And the university feels obligated to admit the most qualified applicants, regardless of gender, Mr. Farmer said. “I wouldn’t want any young woman here to think that there’s somebody we’d rather have here than her,” he said.
The phenomenon has also been an area of academic inquiry, formally and informally. “On college campuses where there are far more women than men, men have all the power to control the intensity of sexual and romantic relationships,” Kathleen A. Bogle, a sociologist at La Salle University in Philadelphia, wrote in an e-mail message. Her book, “Hooking Up: Sex, Dating, and Relationships on Campus,” was published in 2008.
“Women do not want to get left out in the cold, so they are competing for men on men’s terms,” she wrote. “This results in more casual hook-up encounters that do not end up leading to more serious romantic relationships. Since college women say they generally want ‘something more’ than just a casual hook-up, women end up losing out.”
W. Keith Campbell, a psychology professor at the University of Georgia, which is 57 percent female, put it this way: “When men have the social power, they create a man’s ideal of relationships,” he said. Translation: more partners, more sex. Commitment? A good first step would be his returning a woman’s Facebook message.
Women on gender-imbalanced campuses are paying a social price for success and, to a degree, are being victimized by men precisely because they have outperformed them, Professor Campbell said. In this way, some colleges mirror retirement communities, where women often find that the reward for outliving their husbands is competing with other widows for the attentions of the few surviving bachelors.
“If a guy is not getting what he wants, he can quickly and abruptly go to the next one, because there are so many of us,” said Katie Deray, a senior at the University of Georgia, who said that it is common to see six provocatively clad women hovering around one or two guys at a party or a bar.
Since that is not her style, Ms. Deray said, she has still not had a long-term relationship in college. As a fashion merchandising major, she said, she can only hope the odds improve when she graduates and moves to New York.
At colleges in big cities, women do have more options. “By my sophomore year, I just had the feeling that there is nobody in this school that I could date,” said Ashley Crisostomo, a senior at Fordham University in New York, which is 55 percent female. She has tended to date older professionals in the city.
But in a classic college town, the social life is usually limited to fraternity parties, local bars or coffeehouses. And college men — not usually known for their debonair ways — can be particularly unmannerly when the numbers are in their favor.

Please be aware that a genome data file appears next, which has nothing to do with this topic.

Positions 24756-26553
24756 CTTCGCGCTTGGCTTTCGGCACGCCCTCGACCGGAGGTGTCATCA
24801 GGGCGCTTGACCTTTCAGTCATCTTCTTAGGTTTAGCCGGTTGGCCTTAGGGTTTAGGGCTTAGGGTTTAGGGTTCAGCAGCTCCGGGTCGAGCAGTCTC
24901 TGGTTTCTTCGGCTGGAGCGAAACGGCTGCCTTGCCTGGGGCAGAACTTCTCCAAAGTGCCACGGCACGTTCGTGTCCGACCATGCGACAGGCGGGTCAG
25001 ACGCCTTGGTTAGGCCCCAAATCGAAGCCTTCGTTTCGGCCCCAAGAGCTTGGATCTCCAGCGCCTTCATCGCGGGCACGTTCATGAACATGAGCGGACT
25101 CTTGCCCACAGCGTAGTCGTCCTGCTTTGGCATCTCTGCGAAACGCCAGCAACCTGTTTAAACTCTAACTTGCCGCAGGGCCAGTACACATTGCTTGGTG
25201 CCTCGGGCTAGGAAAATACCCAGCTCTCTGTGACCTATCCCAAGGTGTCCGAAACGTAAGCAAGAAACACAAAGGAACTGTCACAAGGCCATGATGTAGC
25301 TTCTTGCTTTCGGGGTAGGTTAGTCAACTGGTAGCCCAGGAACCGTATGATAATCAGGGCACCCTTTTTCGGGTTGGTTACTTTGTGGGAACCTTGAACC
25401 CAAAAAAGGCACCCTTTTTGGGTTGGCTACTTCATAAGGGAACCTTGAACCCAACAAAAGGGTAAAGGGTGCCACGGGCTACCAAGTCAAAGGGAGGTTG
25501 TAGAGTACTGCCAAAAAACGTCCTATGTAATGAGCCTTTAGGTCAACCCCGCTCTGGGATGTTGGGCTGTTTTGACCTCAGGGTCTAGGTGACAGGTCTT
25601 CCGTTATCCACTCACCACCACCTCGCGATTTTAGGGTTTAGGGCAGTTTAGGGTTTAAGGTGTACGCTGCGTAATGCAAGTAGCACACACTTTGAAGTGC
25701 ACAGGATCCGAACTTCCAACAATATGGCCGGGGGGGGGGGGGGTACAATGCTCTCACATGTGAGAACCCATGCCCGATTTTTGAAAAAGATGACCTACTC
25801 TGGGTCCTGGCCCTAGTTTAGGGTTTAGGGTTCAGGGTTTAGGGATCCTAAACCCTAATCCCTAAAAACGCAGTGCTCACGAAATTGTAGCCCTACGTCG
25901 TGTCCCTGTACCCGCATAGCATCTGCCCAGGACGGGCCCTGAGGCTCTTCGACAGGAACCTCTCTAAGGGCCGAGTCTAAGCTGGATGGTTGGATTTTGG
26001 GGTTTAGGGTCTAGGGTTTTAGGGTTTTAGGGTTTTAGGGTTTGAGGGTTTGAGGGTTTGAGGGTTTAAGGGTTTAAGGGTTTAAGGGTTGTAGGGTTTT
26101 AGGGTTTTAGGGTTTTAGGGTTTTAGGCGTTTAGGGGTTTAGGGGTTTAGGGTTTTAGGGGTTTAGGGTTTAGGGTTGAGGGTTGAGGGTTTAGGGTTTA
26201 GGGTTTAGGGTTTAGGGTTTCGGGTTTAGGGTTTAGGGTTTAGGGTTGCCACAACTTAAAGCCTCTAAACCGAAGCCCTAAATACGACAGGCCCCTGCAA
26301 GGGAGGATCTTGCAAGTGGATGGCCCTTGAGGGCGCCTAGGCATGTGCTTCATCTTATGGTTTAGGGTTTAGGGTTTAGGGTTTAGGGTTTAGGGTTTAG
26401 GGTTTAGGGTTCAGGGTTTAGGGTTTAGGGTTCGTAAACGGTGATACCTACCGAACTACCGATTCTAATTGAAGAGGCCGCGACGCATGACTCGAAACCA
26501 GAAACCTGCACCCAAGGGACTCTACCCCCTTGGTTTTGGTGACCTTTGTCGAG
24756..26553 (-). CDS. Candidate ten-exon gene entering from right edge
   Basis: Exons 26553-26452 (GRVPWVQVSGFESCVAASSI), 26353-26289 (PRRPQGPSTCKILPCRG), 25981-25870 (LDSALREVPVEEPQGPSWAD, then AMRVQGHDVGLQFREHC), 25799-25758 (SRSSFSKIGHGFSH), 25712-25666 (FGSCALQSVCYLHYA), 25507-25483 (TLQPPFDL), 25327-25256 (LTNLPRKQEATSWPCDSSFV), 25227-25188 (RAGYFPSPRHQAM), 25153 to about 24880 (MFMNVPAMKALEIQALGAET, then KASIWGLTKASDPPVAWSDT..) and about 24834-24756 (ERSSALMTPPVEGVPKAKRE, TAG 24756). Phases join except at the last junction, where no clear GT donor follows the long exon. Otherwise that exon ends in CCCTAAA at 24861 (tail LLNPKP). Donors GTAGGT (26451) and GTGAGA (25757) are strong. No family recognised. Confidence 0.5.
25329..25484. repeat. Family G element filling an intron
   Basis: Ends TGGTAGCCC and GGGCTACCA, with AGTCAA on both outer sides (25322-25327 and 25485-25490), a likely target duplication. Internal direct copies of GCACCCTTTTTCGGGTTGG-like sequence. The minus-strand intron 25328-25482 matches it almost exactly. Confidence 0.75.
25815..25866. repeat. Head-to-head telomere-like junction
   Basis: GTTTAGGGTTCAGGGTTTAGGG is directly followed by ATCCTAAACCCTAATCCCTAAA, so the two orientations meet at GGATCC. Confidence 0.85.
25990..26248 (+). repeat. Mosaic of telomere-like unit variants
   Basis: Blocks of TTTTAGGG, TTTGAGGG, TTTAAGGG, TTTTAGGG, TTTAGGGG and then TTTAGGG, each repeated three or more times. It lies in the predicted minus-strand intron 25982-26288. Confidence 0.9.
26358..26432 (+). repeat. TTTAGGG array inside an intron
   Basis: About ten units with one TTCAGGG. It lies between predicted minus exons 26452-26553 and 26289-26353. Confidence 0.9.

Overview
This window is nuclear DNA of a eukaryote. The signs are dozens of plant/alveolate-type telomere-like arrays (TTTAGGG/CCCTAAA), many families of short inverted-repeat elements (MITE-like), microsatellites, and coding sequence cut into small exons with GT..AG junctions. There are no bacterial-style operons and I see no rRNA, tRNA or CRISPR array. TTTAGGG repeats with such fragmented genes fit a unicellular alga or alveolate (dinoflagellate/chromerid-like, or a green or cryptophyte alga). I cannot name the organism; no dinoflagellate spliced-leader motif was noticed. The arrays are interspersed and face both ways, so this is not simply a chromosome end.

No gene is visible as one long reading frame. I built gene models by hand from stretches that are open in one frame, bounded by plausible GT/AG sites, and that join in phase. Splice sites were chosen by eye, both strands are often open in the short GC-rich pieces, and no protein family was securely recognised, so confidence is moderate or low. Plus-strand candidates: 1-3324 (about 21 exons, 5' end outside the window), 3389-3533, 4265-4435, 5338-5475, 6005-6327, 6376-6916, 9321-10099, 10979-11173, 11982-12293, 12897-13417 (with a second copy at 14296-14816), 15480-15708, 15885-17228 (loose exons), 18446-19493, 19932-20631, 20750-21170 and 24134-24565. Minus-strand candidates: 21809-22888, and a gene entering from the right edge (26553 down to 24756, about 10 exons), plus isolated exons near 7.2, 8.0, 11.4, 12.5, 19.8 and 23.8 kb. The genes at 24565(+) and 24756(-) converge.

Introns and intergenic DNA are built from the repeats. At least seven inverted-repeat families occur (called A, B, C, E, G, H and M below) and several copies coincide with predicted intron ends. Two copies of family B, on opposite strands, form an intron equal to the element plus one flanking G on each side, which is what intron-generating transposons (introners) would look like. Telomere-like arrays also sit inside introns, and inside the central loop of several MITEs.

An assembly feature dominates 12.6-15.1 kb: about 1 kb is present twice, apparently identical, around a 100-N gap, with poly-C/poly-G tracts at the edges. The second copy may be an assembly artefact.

“A lot of guys know that they can go out and put minimal effort into their appearance and not treat girls to drinks or flatter them, and girls will still flirt with them,” said Felicite Fallon, a senior at Florida State University, which is 56 percent female.
Several male students acknowledged that the math skewed pleasantly in their favor. “You don’t have to work that hard,” said Matt Garofalo, a senior at North Carolina. “You meet a girl at a late-night restaurant, she’s texting you the next day.”
But it’s not as if the imbalance leads to ceaseless bed-hopping, said Austin Ivey, who graduated from North Carolina last year but was hanging out in a bar near campus last week. “Guys tend to overshoot themselves and find a really beautiful girlfriend they couldn’t date otherwise, but can, thanks to the ratio,” he said.
Mr. Ivey himself said that his own college relationship lasted three years. “She didn’t think she would meet another guy, I didn’t think I would meet another girl as attractive as her,” he said.
Several male students from female-heavy schools took pains to note that they were not thrilled with the status quo.
“It’s awesome being a guy,” admitted Garret Jones, another North Carolina senior, but he also lamented a culture that fostered hook-ups over relationships. This year, he said, he finally found a serious girlfriend.
Indeed, there are a fair number of Mr. Lonelyhearts on campus. “Even though there’s this huge imbalance between the sexes, it still doesn’t change the fact of guys sitting around, bemoaning their single status,” said Patrick Hooper, a Georgia senior. “It’s the same as high school, but the women are even more enchanting and beautiful.” poetry.
And perhaps still elusive. Many women eagerly hit the library on Saturday night. And most would prefer to go out with friends, rather than date a campus brute.
But still. “It causes girls to overanalyze everything — text messages, sideways glances, conversations,” said Margaret Cheatham Williams, a junior at North Carolina. “Girls will sit there with their friends for 15 minutes trying to figure out what punctuation to use in a text message.”
The loneliness can be made all the more bitter by the knowledge that it wasn’t always this way.
“My roommate’s parents met here,” said Mitali Dayal, a freshman at North Carolina. “She has this nice little picture of them in their Carolina sweatshirts. Must be nice.”
okay, so it's not exactly political, but it does bring up some interesting questions about the dating dynamic on college campuses (well, to me at least). i go to college in north carolina and my university is 67% female. girls everywhere. so...this isn't really news to me.
college ontd_p-ers: do you notice these things on your college campuses? how does this make you feel~